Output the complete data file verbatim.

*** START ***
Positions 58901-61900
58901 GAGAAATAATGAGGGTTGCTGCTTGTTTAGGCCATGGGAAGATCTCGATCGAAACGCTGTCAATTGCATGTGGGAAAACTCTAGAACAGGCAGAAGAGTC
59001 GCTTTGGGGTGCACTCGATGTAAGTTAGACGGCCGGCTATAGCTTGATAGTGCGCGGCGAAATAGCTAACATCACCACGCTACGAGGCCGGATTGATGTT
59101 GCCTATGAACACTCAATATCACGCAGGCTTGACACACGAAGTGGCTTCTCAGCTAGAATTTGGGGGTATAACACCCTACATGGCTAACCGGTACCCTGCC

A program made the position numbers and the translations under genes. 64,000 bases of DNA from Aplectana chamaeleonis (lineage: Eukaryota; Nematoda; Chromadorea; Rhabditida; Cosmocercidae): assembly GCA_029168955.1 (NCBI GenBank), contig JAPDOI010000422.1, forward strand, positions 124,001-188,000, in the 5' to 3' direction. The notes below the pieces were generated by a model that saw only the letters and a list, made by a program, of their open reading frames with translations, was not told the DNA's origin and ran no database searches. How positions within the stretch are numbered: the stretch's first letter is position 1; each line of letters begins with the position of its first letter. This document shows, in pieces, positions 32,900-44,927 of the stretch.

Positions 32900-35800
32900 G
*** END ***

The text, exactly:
Positions 58901-61900
58901 GAGAAATAATGAGGGTTGCTGCTTGTTTAGGCCATGGGAAGATCTCGATCGAAACGCTGTCAATTGCATGTGGGAAAACTCTAGAACAGGCAGAAGAGTC
59001 GCTTTGGGGTGCACTCGATGTAAGTTAGACGGCCGGCTATAGCTTGATAGTGCGCGGCGAAATAGCTAACATCACCACGCTACGAGGCCGGATTGATGTT
59101 GCCTATGAACACTCAATATCACGCAGGCTTGACACACGAAGTGGCTTCTCAGCTAGAATTTGGGGGTATAACACCCTACATGGCTAACCGGTACCCTGCC

A program made the position numbers and the translations under genes. 64,000 bases of DNA from Aplectana chamaeleonis (lineage: Eukaryota; Nematoda; Chromadorea; Rhabditida; Cosmocercidae): assembly GCA_029168955.1 (NCBI GenBank), contig JAPDOI010000422.1, forward strand, positions 124,001-188,000, in the 5' to 3' direction. The notes below the pieces were generated by a model that saw only the letters and a list, made by a program, of their open reading frames with translations, was not told the DNA's origin and ran no database searches. How positions within the stretch are numbered: the stretch's first letter is position 1; each line of letters begins with the position of its first letter. This document shows, in pieces, positions 32,900-44,927 of the stretch.

Positions 32900-35800
32900 G